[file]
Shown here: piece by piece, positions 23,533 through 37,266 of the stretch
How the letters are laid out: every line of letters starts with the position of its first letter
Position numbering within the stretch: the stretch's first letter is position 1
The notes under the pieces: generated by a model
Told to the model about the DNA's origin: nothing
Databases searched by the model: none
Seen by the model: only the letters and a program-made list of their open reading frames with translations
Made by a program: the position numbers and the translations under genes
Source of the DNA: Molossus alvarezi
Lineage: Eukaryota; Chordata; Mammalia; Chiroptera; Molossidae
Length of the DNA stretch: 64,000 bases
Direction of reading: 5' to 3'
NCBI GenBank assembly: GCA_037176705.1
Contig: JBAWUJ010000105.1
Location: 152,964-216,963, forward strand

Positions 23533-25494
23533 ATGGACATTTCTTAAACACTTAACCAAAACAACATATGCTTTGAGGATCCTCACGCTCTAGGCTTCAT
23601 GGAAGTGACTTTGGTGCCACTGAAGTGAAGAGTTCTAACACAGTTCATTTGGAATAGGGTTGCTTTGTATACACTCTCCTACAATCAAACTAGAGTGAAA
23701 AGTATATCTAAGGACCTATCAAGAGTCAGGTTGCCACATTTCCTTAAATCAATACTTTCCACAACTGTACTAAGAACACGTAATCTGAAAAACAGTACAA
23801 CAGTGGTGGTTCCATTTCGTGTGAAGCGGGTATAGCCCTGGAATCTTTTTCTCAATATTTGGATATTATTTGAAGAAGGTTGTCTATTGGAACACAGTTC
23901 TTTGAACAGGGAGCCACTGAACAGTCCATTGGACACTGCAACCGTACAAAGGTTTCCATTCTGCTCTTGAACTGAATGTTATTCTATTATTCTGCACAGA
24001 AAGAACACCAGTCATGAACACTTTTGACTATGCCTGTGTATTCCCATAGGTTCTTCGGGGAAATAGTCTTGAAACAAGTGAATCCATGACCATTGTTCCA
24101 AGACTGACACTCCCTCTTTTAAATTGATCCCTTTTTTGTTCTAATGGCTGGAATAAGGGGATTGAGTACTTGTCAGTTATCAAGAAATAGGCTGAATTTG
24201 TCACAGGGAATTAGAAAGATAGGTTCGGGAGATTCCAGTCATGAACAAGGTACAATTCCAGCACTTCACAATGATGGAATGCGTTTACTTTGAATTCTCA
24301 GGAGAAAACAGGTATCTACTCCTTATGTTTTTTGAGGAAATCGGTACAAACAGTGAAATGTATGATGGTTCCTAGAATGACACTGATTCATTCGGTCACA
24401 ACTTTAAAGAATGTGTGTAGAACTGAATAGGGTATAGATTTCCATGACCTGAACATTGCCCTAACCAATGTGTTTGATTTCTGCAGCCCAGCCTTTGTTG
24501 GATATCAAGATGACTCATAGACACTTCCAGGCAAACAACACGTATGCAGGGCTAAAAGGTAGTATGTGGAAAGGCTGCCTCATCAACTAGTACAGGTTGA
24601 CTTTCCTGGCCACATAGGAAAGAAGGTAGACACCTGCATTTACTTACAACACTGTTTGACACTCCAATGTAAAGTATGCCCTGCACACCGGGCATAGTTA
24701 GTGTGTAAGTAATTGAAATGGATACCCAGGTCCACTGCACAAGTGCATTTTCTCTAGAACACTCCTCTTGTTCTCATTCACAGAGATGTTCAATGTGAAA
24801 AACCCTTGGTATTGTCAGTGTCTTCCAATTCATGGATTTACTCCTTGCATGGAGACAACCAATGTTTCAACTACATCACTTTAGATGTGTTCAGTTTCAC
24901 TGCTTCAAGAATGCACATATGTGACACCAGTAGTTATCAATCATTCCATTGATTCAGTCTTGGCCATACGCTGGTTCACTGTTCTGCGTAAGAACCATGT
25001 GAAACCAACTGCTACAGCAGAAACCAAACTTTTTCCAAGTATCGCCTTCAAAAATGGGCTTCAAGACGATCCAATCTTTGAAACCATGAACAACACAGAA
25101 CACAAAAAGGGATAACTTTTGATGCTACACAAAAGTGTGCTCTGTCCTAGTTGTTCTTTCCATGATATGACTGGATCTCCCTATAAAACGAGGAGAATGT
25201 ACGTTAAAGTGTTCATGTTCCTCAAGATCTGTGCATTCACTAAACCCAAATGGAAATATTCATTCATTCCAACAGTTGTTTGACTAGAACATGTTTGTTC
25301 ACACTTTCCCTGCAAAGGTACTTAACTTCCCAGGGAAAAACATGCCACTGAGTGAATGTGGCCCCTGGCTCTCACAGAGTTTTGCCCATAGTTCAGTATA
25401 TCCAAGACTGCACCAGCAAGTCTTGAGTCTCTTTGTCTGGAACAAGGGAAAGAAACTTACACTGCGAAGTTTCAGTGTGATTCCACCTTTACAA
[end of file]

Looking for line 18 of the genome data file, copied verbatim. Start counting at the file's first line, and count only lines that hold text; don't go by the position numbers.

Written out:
23601 GGAAGTGACTTTGGTGCCACTGAAGTGAAGAGTTCTAACACAGTTCATTTGGAATAGGGTTGCTTTGTATACACTCTCCTACAATCAAACTAGAGTGAAA